Weeknotes: git-history, bug magnets and s3-credentials --public
I’ve stopped considering my projects “shipped” until I’ve written a proper blog entry about them, so yesterday I finally shipped git-history, coinciding with the release of version 0.6—a full 27 days after the first 0.1.
It took way more work than I was expecting to get to this point!
I wrote the first version of
git-history in an afternoon, as a tool for a workshop I was presenting on Git scraping and Datasette.
Before promoting it more widely, I wanted to make some improvements to the schema. In particular, I wanted to record only the updated values in the
item_version table—which otherwise could end up duplicating a full copy of each item in the database hundreds or even thousands of times.
Getting this right took a lot of work, and I kept on getting stumped by weird bugs and edge-cases. This bug in particular added a couple of days to the project.
The whole project turned out to be something of a bug magnet, partly because of a design decision I made concerning column names.
git-history creates tables with columns that correspond to the underlying data. Since it also needs its own columns for tracking things like commits and incremental versions, I decided to use underscore prefixes for reserved columns such as
Datasette uses underscore prefixes for its own purposes—special table arguments such as
?_facet=column-name. It’s supposed to work with existing columns that use underscores by converting query string arguments like
git-history was the first of my projects to really exercise this, and I kept on finding bugs. Datasette 0.59.2 and 0.59.4 both have related bug fixes, and there’s a re-opened bug that I have yet to resolve.
Building the ca-fires demo also revealed a bug in datasette-cluster-map which I fixed in version 0.17.2.
git-history live demos are built and deployed by this GitHub Actions workflow. The workflow works by checking out three separate repos and running
git-history against them. It takes advantage of that tool’s ability to add just new commits to an existing database to run faster, so it needs to persist database files in between runs.
Since these files can be several hundred MBs, I decided to persist them in an S3 bucket.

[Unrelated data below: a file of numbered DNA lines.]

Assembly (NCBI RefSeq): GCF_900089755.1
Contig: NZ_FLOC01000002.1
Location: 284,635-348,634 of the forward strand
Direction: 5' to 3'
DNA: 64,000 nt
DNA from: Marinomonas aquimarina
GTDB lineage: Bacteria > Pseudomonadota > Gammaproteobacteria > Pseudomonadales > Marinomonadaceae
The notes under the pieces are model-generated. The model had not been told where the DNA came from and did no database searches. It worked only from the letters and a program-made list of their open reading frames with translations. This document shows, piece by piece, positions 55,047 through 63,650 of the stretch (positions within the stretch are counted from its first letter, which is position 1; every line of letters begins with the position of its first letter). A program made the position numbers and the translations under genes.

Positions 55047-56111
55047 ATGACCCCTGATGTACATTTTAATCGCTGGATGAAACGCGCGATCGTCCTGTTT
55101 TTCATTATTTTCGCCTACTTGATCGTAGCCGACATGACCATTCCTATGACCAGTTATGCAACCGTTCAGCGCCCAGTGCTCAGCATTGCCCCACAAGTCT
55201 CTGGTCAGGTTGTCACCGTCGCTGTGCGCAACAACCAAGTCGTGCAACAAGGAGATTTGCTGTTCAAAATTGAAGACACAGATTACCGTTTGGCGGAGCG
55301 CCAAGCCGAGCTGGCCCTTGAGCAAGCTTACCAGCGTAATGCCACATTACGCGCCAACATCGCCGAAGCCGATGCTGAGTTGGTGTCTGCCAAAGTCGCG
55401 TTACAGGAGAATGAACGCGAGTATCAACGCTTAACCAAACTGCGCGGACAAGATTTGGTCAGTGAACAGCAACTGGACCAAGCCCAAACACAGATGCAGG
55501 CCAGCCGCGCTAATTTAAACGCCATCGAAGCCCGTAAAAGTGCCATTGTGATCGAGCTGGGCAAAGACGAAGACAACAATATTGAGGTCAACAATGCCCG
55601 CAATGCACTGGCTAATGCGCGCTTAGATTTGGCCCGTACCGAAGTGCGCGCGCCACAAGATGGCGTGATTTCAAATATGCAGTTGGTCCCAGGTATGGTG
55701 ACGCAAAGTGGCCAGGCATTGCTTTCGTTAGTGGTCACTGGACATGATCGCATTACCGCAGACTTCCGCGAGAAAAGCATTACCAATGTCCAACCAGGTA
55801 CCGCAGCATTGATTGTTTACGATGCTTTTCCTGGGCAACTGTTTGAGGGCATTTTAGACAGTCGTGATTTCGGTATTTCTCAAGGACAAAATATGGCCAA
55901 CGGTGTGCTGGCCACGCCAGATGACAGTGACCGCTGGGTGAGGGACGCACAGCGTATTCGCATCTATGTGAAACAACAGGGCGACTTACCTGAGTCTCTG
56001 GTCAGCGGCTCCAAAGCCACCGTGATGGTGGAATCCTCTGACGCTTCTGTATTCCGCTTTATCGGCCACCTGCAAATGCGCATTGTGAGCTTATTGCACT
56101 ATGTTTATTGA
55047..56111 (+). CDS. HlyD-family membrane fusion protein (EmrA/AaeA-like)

My s3-credentials tool provides the ability to create a new S3 bucket along with restricted read-write credentials just for that bucket, ideal for use in a GitHub Actions workflow.
I decided to make the bucket public such that anyone can download files from it, since there was no reason to keep it private. I’ve been wanting to add this ability to
s3-credentials for a while now, so this was the impetus I needed to finally ship that feature.
It’s surprisingly hard to figure out how to make an S3 bucket public these days! It turned out the magic recipe was adding a JSON bucket policy document to the bucket granting
s3:GetObject permission to principal
*—here’s that policy in full.
I released s3-credentials 0.8 with a new
--public option for creating public buckets—here are the release notes in full:
s3-credentials create my-bucket --publicoption for creating public buckets, which allow anyone with knowledge of a filename to download that file. This works by attaching this public bucket policy to the bucket after it is created. #42
s3-credentials put-objectnow sets the
Content-Typeheader on the uploaded object. The type is detected based on the filename, or can be specified using the new
s3-credentials policy my-bucket --public-bucketoutputs the public bucket policy that would be attached to a bucket of that name. #44
I wrote up this TIL which doubles as a mini-tutorial on using
s3-credentials: Storing files in an S3 bucket between GitHub Actions runs.
This was a quick experiment which turned into a prototype Datasette plugin. I really like how GitHub show hover card previews of links to issues in their interface:
I decided to see if I could build something similar for links within Datasette, specifically the links that show up when a column is a foreign key to another record.
Here’s what I’ve got so far:
There’s an interactive demo running on this table page.
It still needs a bunch of work—in particular I need to think harder about when the card is shown, where it displays relative to the mouse pointer, what causes it to be hidden again and how it should handle different page widths. Ideally I’d like to figure out a useful mobile / touch-screen variant, but I’m not sure how that could work.
The prototype plugin is called datasette-hovercards—I’d like to eventually merge this back into Datasette core once I’m happy with how it works.
Releases this week
git-history: 0.6.1—(9 releases total)—2021-12-08
Tools for analyzing Git history using SQLite
datasette-cluster-map: 0.17.2—(20 releases total)—2021-12-07
Datasette plugin that shows a map for any data with latitude/longitude columns
s3-credentials: 0.8—(8 releases total)—2021-12-07
A tool for creating credentials for accessing S3 buckets
asyncinject: 0.2a1—(3 releases total)—2021-12-03
Run async workflows using pytest-fixtures-style dependency injection
Add preview hovercards to links in Datasette
github-to-sqlite: 2.8.3—(22 releases total)—2021-12-01
Save data from GitHub to a SQLite database
TIL this week
More recent articles
- AI-enhanced development makes me more ambitious with my projects - 27th March 2023
- I built a ChatGPT plugin to answer questions about data hosted in Datasette - 24th March 2023
- Weeknotes: AI won't slow down, a new newsletter and a huge Datasette refactor - 22nd March 2023
- Don't trust AI to talk accurately about itself: Bard wasn't trained on Gmail - 22nd March 2023
- A conversation about prompt engineering with CBC Day 6 - 18th March 2023
- Could you train a ChatGPT-beating model for $85,000 and run it in a browser? - 17th March 2023